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The mission is to change the way women live and work from the inside out by approaching personal and professional development holistically with a focus on wellness & with six pillars in mind:  

  1. Wellness

  2. Family & Relationships

  3. Money

  4. Work

  5. Creativity

  6. Politics & Culture

These pillars, coupled with our principles, guide a community of co-creation that’s rooted in immersive and transformational experiences. ✨✨

I launched the Cosmos’ official Instagram just two months ago with co-founders Cassandra Lam and Karen Mok. On top of leading our social presence, I’m focused on developing a community growth strategy centered around our members, partners, creators and allies! I want to design the Cosmos community to be a single source of truth for the issues, thoughts, and doubts women of color may have. And I’m super passionate about providing the resources and tools to empower all of us to celebrate our livelihood. 💜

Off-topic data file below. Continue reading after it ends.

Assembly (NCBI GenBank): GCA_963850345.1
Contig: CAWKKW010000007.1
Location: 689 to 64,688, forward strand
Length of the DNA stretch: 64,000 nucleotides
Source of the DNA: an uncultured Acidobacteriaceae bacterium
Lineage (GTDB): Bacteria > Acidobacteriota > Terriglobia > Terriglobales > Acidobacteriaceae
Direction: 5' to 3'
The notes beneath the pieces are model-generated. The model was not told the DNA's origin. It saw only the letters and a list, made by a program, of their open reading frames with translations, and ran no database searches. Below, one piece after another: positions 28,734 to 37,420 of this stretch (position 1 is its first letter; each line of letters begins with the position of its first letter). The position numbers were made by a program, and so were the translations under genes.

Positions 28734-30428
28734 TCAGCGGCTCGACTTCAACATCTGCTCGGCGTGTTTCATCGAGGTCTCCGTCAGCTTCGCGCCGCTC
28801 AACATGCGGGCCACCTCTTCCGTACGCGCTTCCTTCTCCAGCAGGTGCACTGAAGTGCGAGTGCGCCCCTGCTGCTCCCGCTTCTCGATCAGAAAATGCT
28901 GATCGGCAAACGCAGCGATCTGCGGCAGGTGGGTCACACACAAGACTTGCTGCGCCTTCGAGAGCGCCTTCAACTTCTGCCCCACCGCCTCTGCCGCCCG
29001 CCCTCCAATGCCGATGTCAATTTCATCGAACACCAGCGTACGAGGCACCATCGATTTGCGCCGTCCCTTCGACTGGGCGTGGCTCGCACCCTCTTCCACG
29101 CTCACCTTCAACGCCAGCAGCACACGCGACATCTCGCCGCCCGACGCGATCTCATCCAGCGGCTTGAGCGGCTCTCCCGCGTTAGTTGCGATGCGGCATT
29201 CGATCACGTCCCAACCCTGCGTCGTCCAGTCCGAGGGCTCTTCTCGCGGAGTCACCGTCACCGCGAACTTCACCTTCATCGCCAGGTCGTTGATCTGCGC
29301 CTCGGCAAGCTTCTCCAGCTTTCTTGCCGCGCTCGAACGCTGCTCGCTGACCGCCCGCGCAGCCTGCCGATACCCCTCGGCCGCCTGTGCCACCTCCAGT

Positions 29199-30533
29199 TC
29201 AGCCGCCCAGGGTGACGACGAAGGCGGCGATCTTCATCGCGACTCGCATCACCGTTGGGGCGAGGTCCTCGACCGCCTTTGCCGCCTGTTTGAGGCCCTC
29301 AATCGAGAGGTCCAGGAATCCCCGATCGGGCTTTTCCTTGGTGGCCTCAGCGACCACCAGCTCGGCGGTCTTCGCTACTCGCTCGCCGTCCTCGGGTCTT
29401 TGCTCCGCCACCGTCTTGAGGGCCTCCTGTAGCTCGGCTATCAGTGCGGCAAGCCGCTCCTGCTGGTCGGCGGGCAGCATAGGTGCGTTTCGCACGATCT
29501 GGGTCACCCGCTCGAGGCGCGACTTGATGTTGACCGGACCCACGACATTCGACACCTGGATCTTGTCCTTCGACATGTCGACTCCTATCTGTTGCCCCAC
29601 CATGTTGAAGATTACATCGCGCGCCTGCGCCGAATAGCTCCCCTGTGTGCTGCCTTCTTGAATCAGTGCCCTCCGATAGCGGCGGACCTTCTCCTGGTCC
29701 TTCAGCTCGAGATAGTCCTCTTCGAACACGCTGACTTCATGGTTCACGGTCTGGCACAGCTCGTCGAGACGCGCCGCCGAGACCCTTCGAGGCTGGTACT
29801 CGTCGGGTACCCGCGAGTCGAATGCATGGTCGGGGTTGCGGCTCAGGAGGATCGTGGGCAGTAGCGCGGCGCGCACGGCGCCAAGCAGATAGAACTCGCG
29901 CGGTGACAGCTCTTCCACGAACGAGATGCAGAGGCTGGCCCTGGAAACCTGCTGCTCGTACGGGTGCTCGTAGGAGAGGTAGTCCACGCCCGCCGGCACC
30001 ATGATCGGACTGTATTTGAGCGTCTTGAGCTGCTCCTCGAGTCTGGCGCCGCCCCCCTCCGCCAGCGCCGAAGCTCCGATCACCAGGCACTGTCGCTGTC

We have a roster of events hosted in SF, LA, NYC and Denver and we want every member of our community to explore and define what health and wellness means on their own terms. Creating a supportive space to tackle hard issues like finding confidence, pleasure 101, mental health and anxiety (each workshop is co-created with a woman of color) is core to our model for flourishing and thriving as a community.